Vol. 3, Issue #5 March 7th - March 20th, 2008

Tiger Bear From Hell at NONzine.com

By: Wilhelm Murg

We Have a Loser! (But No Clear Winner)

Last month Wal-Mart - the largest music and video seller in the world - announced they would no longer carry the HD DVD format, which caused Toshiba to cry uncle and stop manufacturing the format. But we really don’t have a winner yet, just a loser. The Blu-Ray format has a long way to go, especially during this carnival we’ve had for the last few years of dividing the booty of the major labels via P2P pirate programs like Limewire and Bit Torrent. This is the first generation that hasn’t had to rebuy their entire library with a change in technology - and I’m sure the concept is so foreign to them that there’s no way it’s ever going to happen. Everyone will simply start illegally downloading Blu-Ray programs.

At the same time, there’s a new commercial for either Wendy’s or McDonald’s (which shows you how good the commercial it is as I’m writing about it and I can’t even remember what it was promoting) that starts off with a collage age woman dancing in front of her pristine, polybagged record collection. The idea is that if you eat off the dollar menu at this restaurant you’ll have money left over for the things you really enjoy, such as records. In this haze of digital downloading, it’s interesting that Madison Avenue would show a young person into vinyl - not that it’s anything new, I would say 40% of the vinyl collectors out there are in their twenties. Even the powers that be are starting to notice this strange, cultist activity.

Ironically, albums that have been out of print are getting a new life as downloads. Classics like Alice Cooper’s “Pretties For You” and “Easy Action,” the 101 Strings Orchestra’s “Astro Sounds Beyond The Year 2000” and Chris and Cosey’s “Core,” are all available on iTunes and Amazon’s download service. AnthologyRecordings.com has made a name for themselves by selling mp3 downloads of only out of print obscure progressive, psychedelic, punk, post-punk, and dub albums.

While all of this is a boom to those of us who own turntables and know how to download, it seems to be creating chaos in the market. How much is a $50 record worth if you can download it for $9? Or find it on eBay for $10? As DVDs that originally sold for $30 seven years ago - like “Natural Born Killer” or “Once Upon a Time in The West” - are now available at Wal-Mart for $5 in a pile, how much are movies really worth? My dealer gets huffy every time he has what he considers an obscure title on CD and I show him there are 100 sellers on Amazon trying to sell the same title for less than $5.

Classical music and pornography used to be the canaries in the coalmine; if classical music people embraced an audio format it was a pretty safe bet that everyone else would like it. Classical listeners tended to be very discerning and listened to music that went from the softest passages to the most roaring explosions, which the CD delivered like no other format before it. Porn fans were the visual equivalent. Whatever delivered the money shot best was always going to win; the versatility of VHS over Betamax was round one, followed by having a whole “movie” on one side of a disc in the DVD wars as oppose to the more bulky laserdiscs, which only held 30 minutes to an hour of information per side.

The problem was that once you had a copy of Erick Satie’s piano music on CD, there was no reason to replace it; the soft passages were no longer susceptible to pops and surface noise. So while classical music was highly popular in the early days of CDs, it has virtually disappeared as a force in the market. Likewise, it’s strange bedfellows, pornography lovers, have so many options on the web for free pornography that DVD sales have (finally) fallen in the industry. The golden age of pornography of the late 1970s, back when smut had plots, scripts, musical scores, and wardrobes, all but vanished for cheap, and quickly made gonzo porn. Now, with reasonably priced HD cameras on the market, anyone can make a gonzo porn movie, and they are kicking the steam out of the Southern California porn click. Porn is still holding it together by going back to it’s glamorous age, like the multi-million dollar production of the triple-X “Pirates,” but the days seem to be numbered.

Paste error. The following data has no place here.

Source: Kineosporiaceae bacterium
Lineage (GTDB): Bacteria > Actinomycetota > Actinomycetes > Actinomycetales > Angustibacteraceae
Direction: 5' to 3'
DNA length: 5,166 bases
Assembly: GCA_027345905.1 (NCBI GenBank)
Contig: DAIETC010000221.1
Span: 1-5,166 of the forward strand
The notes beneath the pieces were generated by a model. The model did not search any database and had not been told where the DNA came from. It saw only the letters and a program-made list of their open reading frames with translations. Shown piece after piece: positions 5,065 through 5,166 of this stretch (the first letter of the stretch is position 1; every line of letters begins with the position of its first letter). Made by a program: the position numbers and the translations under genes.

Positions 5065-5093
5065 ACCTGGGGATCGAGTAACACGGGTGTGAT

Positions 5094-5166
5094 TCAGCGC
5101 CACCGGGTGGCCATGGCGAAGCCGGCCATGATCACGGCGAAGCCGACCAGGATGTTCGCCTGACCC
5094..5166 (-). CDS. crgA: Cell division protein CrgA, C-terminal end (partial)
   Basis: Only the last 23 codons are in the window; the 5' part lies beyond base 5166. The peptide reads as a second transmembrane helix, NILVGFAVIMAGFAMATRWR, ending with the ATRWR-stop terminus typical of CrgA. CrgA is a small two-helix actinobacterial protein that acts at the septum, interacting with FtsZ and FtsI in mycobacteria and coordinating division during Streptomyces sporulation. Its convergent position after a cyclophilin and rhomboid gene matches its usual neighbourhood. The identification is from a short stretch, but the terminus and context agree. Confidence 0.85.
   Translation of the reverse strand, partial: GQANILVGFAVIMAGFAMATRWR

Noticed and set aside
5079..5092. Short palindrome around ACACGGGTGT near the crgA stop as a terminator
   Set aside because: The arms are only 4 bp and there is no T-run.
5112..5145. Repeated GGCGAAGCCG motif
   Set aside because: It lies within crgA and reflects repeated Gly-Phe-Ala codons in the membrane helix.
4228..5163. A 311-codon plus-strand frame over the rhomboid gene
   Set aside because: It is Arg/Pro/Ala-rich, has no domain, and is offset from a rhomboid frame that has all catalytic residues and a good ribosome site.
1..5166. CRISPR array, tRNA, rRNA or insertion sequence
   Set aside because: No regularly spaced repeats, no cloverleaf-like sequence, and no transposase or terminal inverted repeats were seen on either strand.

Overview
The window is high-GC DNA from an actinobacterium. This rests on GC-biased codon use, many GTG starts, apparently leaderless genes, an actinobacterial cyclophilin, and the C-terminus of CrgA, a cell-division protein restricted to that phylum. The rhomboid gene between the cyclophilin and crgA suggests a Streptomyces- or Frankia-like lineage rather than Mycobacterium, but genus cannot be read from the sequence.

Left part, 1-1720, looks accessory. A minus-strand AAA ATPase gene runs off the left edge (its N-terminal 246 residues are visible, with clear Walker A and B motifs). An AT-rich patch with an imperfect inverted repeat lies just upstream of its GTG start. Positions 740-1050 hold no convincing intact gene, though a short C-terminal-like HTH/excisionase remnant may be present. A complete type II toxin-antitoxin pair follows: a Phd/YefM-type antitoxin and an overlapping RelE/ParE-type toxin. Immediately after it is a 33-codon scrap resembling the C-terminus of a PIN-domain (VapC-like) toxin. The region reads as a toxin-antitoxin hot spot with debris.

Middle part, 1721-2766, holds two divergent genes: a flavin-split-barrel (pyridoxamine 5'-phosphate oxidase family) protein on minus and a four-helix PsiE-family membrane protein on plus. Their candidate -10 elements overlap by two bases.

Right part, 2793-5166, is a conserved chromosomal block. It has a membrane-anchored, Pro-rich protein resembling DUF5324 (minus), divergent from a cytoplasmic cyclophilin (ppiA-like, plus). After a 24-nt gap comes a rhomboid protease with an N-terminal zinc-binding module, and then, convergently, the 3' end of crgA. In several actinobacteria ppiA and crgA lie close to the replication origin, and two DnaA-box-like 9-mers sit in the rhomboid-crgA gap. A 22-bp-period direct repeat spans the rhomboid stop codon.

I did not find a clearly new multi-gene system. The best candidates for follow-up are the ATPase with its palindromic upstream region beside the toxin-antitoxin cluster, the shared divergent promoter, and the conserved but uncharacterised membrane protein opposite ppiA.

Meanwhile, defying all logic, we go back to the lowly vinyl record. I bought a turntable last September and have been in the market for five months now. My local used record store is actually selling more vinyl than they are CDs at this point, regardless of the absurd prices. When I moved To Tulsa I found a good mini system and keep myself entertained with CDs, but there was so much that still hadn’t made it to CD. I finally broke down and bought a vintage Technics Quarts direct drive turntable with a Harman/Kardon amp and hooked it up to my surround sound system. Since then my record collection has climbed from 20 collectors items to about 125 - a mixture of things I found absurdly cheap, out of print favorites and true rarities. I had missed the sensual side of records; the cleaning of the stylus and the record, and the stocking up on geek supplies of polybags, inner sleeves. Records will never make a full comeback, it’s nice to have them around while they are still physically flexible enough to enjoy. And I’m not going to lose them if my computer blows up tonight.

Of course all of this is leading to a bottleneck glut in the market. While there are many fine bands and musicians out there promoting themselves on MySpace and other sites, no one has the time to check them all out. We’re too busy checking out all the titles of old stuff that’s available on all these formats. The promise of a new promised land is just around the corner.

I don’t know about you, but I’m getting tired of walking.

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